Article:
The present lot is an archetypal interior of a school of painting which also included the artist's friends and contemporaries, the brothers-in-law Vilhelm Hammershøi and Peder Ilsted. All three artists were members of "The Free Exhibition" a modernist art society established in Copenhagen at the end of the 19th century. Their art could be traced back via the Biedermeier interiors of their Danish Golden Age forebears, such as Wilhelm Eckersberg, all the way back to Dutch art of the 17th century, in particular the work of artists such as Johannes Vermeer (fig. 1).
All three artists typically drew inspiration from their own domestic surroundings, often including their spouses, represented as a solitary figure, almost invariably painted side-on or from behind, and meditatively involved in quiet pursuits such as reading. Their homes are represented as sanctuaries, havens of peace far removed from the hustle and bustle of an outside world that is usually only hinted at by a shaft of light from a window which, as here, is often unseen.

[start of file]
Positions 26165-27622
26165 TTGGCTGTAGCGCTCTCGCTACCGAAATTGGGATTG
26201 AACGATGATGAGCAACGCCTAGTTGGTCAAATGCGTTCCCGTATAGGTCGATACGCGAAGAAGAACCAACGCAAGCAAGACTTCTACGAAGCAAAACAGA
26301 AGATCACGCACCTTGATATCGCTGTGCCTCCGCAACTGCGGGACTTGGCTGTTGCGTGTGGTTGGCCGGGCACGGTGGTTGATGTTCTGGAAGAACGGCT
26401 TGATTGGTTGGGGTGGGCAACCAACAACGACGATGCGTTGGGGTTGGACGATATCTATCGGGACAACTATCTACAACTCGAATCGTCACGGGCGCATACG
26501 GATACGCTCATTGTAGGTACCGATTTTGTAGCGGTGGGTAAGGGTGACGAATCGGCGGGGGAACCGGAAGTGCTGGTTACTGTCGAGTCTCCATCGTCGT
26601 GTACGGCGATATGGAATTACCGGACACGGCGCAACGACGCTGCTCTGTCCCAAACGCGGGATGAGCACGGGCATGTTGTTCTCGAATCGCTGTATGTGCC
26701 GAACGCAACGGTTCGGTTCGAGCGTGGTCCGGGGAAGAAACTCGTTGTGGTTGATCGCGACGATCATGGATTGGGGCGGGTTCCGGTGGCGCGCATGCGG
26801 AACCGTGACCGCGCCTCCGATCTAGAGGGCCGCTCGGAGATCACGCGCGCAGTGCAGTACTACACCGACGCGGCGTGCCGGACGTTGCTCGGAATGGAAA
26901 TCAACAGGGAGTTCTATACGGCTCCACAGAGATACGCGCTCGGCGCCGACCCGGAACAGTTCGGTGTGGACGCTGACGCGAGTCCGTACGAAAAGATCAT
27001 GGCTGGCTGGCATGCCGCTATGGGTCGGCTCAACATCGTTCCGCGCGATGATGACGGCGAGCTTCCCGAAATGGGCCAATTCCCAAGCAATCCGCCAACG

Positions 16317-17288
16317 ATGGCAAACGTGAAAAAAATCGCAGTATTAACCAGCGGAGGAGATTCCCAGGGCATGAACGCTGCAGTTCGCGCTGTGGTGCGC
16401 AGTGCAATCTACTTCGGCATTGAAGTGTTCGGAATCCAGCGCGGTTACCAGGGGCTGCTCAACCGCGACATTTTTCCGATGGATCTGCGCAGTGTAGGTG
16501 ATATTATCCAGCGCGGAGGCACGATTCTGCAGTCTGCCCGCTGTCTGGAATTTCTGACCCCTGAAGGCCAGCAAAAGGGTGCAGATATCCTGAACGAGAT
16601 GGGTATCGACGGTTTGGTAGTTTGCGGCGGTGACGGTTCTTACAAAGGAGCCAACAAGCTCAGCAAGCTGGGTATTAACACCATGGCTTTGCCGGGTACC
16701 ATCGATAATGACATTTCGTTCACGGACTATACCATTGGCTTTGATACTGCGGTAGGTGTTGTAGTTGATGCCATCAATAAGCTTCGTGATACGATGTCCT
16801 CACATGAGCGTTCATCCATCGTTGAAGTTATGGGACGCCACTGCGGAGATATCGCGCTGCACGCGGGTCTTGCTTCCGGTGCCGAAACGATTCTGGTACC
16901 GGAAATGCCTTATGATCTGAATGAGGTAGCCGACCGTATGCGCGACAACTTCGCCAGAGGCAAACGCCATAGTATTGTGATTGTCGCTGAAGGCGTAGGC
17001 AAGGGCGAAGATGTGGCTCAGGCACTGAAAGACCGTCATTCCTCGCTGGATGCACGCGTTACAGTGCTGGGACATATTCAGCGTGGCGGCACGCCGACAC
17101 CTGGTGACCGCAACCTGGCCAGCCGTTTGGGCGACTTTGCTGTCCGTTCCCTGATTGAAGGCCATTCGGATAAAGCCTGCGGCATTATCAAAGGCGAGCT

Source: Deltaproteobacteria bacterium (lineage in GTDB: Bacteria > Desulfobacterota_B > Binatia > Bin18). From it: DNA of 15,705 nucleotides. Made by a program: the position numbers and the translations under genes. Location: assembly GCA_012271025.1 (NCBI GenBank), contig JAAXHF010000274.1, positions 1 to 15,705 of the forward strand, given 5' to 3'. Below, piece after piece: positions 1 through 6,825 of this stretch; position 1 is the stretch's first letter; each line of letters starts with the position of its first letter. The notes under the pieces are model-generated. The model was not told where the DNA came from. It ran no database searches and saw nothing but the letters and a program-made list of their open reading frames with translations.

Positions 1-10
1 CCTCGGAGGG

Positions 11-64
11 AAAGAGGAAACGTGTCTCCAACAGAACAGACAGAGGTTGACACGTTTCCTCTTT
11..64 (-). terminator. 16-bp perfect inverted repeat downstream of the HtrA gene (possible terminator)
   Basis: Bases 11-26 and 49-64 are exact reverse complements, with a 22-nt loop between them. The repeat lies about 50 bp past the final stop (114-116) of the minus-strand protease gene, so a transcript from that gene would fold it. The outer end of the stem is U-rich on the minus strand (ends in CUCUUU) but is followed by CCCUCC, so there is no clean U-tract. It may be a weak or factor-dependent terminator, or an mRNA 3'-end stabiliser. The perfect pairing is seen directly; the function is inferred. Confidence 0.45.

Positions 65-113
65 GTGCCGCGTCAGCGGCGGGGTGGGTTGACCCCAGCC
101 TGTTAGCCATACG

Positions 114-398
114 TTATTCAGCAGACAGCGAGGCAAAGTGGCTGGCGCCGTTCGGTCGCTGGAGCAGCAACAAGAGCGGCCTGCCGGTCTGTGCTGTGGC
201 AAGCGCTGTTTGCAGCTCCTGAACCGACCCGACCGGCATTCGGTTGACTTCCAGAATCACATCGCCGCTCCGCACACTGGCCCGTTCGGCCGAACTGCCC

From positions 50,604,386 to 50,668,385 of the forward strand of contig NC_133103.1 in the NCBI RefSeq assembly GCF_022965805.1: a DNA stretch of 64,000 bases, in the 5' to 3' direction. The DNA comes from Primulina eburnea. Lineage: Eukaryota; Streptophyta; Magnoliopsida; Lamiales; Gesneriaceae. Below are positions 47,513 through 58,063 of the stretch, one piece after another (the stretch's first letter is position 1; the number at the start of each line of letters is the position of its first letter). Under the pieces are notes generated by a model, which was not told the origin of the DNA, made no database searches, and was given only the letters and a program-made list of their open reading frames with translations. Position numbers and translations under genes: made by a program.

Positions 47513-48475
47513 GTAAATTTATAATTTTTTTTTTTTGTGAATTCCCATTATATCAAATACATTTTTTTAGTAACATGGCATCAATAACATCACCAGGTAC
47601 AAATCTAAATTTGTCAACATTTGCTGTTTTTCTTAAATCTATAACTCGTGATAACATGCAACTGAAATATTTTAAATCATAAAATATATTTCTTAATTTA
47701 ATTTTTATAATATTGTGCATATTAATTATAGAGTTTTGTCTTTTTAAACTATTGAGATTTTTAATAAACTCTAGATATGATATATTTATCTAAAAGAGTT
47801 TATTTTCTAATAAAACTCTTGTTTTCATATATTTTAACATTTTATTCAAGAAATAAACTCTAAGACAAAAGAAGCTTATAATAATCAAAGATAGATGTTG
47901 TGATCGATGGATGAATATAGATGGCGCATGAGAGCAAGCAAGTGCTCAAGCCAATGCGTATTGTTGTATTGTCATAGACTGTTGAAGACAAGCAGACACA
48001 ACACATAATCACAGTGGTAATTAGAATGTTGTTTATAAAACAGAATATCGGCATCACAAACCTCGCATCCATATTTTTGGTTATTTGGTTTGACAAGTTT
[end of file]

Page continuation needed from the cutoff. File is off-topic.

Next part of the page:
However, whereas Hammershøi’s oeuvre was characterised by a combination of asceticism and Symbolism, typically depicting sparsely furnished interiors executed in a muted palette of greys and whites, Holsøe’s paintings stressed the material qualities and richness of his domestic surroundings. These differences are apparent when comparing the present lot to a work by Hammershøi in the musée d’Orsay (fig. 2), which is strikingly similar in subject and composition. Whereas the latter is stripped down only to the essentials of chair, table and a platter, set against a bare wall, and executed in modulated ones which seem to absorb the light, the interior of Holsøe’s home is richly adorned, and rendered with more painterly brushstrokes, which emphasize the plasticity and reflective qualities of the objects depicted. Several of these appear in other paintings by the artist, and include a large 17th century Dutch landscape and the Chinese porcelain figurine on the side table or closed spinet. The silver platter recalls the Dutch still lives of artists such as Willem Kalf and, together with the porcelain vase which echoes the tones of the sitter’s neck, gently reflects the light pooling in from the window behind, resulting in a painting which is at once tangible and deeply contemplative.